While you anxiously wait to find out if you've secured a pair of the Nike Air Jordan IV Bred this weekend, why not read up on the history of one of the most important Jordans ever? Designed by Tinker Hatfield for the 1988-89 season as a follow-up to the wildly popular AJIII, the IV took the brand-- and sneaker design in general-- to completely new heights.
While certain elements of the Jordan III such as the mid-top height and the visible Air unit made their way onto the IV, there were a number of significant aesthetic changes as well; namely the mesh netting on the sides and tongue, as well as the rubber wings that famously provide 18 different ways to lace the sneaker. This is also the first Jordan model featuring Nubuck, which would become a mainstay on later models.
Not only did the shoe impress from a basketball perspective (Jordan had arguably his best season ever in the IVs, averaging 32.5, 8, and 8), the cultural impact of the shoe-- at the time the most expensive Jordan ever at $100-- was unmistakable. Look no further than this scene from Spike Lee's seminal "Do The Right Thing:"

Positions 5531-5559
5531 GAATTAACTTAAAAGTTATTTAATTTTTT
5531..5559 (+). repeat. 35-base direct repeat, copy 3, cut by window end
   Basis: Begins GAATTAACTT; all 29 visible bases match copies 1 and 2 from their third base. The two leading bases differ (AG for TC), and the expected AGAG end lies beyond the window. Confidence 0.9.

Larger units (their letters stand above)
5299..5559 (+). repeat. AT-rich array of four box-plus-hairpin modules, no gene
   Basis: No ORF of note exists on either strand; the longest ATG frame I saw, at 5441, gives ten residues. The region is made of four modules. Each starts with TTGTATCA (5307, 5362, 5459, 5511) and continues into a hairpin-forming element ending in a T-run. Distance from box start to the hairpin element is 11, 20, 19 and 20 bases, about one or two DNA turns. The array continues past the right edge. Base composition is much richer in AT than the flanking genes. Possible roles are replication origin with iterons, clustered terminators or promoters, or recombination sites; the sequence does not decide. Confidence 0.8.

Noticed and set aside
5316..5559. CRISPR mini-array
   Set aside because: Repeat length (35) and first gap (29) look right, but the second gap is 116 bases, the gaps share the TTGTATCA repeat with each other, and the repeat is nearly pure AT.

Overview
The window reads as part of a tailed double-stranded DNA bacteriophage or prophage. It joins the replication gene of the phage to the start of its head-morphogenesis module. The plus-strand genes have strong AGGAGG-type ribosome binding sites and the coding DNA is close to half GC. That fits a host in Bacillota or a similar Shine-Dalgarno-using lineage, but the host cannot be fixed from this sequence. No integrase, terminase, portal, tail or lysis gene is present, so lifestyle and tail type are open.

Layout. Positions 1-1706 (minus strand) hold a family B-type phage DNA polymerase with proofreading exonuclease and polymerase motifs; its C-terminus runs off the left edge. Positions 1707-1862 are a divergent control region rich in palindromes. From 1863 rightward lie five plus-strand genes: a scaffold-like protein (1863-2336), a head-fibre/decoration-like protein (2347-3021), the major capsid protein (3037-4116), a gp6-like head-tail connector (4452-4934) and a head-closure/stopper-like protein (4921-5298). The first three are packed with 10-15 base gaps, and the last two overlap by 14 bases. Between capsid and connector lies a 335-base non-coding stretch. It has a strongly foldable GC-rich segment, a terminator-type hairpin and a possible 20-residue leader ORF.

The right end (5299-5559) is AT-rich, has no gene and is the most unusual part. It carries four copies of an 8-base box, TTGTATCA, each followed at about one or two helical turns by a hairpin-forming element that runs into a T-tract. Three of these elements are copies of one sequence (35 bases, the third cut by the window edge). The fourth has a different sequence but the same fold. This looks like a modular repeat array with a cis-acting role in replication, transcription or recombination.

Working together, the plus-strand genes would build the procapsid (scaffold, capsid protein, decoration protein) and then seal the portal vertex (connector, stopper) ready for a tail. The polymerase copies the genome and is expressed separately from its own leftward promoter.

From the very beginning, the Air Jordan IV represented the pinnacle of sneaker culture: the crossroads of design, performance, individuality, and luxury. Its legend has only grown with time, and the original Bred colorway's return marks a victory lap from the man whose name is synonymous with victory. In case you haven't entered yet, make sure you participate in our raffle via this link. Just make sure yours don't get scuffed by a bicyclist in a Larry Bird t-shirt.